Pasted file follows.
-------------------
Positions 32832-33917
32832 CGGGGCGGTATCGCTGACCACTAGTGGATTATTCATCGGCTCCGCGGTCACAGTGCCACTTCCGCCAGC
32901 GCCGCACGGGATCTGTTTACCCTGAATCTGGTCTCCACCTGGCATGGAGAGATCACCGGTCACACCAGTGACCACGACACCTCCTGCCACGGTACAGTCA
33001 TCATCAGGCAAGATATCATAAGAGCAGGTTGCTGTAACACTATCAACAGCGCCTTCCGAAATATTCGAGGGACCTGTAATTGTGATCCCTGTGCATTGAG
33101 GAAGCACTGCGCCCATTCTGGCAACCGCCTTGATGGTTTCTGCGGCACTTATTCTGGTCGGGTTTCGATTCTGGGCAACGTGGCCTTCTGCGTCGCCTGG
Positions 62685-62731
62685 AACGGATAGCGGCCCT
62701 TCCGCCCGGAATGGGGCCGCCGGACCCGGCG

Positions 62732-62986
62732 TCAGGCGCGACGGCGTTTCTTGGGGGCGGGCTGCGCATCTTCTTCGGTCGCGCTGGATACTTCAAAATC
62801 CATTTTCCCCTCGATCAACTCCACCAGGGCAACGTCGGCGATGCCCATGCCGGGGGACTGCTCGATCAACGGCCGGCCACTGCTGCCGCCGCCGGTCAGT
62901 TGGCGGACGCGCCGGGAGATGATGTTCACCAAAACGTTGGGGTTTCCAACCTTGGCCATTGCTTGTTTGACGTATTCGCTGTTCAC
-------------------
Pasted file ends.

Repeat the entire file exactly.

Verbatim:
Positions 32832-33917
32832 CGGGGCGGTATCGCTGACCACTAGTGGATTATTCATCGGCTCCGCGGTCACAGTGCCACTTCCGCCAGC
32901 GCCGCACGGGATCTGTTTACCCTGAATCTGGTCTCCACCTGGCATGGAGAGATCACCGGTCACACCAGTGACCACGACACCTCCTGCCACGGTACAGTCA
33001 TCATCAGGCAAGATATCATAAGAGCAGGTTGCTGTAACACTATCAACAGCGCCTTCCGAAATATTCGAGGGACCTGTAATTGTGATCCCTGTGCATTGAG
33101 GAAGCACTGCGCCCATTCTGGCAACCGCCTTGATGGTTTCTGCGGCACTTATTCTGGTCGGGTTTCGATTCTGGGCAACGTGGCCTTCTGCGTCGCCTGG
Positions 62685-62731
62685 AACGGATAGCGGCCCT
62701 TCCGCCCGGAATGGGGCCGCCGGACCCGGCG

Positions 62732-62986
62732 TCAGGCGCGACGGCGTTTCTTGGGGGCGGGCTGCGCATCTTCTTCGGTCGCGCTGGATACTTCAAAATC
62801 CATTTTCCCCTCGATCAACTCCACCAGGGCAACGTCGGCGATGCCCATGCCGGGGGACTGCTCGATCAACGGCCGGCCACTGCTGCCGCCGCCGGTCAGT
62901 TGGCGGACGCGCCGGGAGATGATGTTCACCAAAACGTTGGGGTTTCCAACCTTGGCCATTGCTTGTTTGACGTATTCGCTGTTCAC